India successfully set itself up as a business process outsourcing (BPO) hub in the 1990s thanks to extraordinary public-private cooperation. Key initiatives included tax advantages for BPO companies and dedicated universities to provide people with the necessary skills. The result was 3.4 million direct and 6.4 million indirect jobs.
Business schools are well placed to play the coordinating role, bringing government and the private sector together.
The same type of result is possible here, SADA says, by focusing not only on call centre work but also coding, other ICT services, and finance, accounting and legal support. The list could be expanded to include new services such as tutoring and medical support. These global business services already provide work to 250,000 South Africans, and the category is growing at 24%, which is one of the few job categories enjoying significant growth.
Verachia says that it is important to distinguish between services jobs that require high skills and those requiring lower ones.
In collaboration with the Department of Trade and Industry (DTI) and the industry body BPESA (Business Process Enabling South Africa), SADA has identified five levers that, if activated with sufficient urgency and scale, could generate an extra 100,000 jobs by 2023 and 500,000 by 2030. These levers are:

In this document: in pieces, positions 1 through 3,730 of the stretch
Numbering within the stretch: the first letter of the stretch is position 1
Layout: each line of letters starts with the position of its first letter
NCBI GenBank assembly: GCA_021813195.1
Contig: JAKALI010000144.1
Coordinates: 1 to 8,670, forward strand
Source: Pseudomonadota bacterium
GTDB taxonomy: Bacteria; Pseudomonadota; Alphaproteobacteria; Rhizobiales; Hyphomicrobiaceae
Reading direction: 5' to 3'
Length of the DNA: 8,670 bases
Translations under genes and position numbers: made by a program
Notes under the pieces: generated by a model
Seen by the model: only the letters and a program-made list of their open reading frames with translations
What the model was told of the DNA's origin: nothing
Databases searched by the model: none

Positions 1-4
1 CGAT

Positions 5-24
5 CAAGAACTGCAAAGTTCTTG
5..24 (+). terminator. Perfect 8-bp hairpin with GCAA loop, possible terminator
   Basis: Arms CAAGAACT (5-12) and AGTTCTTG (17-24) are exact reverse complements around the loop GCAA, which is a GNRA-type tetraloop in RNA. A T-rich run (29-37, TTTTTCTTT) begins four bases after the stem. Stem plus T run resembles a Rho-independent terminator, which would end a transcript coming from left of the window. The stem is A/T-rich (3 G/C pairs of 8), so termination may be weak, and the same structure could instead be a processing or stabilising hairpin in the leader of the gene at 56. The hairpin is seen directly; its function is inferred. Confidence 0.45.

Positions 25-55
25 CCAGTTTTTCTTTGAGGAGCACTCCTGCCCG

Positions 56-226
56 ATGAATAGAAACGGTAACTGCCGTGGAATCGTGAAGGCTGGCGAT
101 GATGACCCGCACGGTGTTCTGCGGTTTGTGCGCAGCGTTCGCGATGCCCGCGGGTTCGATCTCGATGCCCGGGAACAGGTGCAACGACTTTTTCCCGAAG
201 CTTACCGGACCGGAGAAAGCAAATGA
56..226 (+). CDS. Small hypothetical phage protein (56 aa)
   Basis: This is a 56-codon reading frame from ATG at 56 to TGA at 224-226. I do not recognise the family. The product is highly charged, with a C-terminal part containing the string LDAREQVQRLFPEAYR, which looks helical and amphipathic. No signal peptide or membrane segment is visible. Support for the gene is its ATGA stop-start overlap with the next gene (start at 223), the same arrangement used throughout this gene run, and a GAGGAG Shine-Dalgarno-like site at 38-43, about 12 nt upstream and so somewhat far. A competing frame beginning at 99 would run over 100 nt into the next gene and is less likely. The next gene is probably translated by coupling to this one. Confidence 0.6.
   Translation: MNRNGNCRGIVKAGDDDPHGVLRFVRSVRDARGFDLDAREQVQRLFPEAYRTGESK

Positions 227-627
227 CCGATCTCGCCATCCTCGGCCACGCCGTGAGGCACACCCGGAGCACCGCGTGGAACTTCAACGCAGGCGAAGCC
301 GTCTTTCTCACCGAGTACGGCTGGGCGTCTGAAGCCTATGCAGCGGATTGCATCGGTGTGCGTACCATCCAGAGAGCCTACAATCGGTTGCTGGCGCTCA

- Expansion in target source markets
- Reshoring work currently done offshore for SA companies
- Growing shared services in niche areas
- Developing ICT/digital outsourcing
- Growing new types of personalised services
“It’s important to recognise that government is not the driver of this process, but rather a key participant. An inclusive approach is vital, or the process will fail,” Verachia says. “Business schools are well placed to play the coordinating role, bringing government and the private sector together.”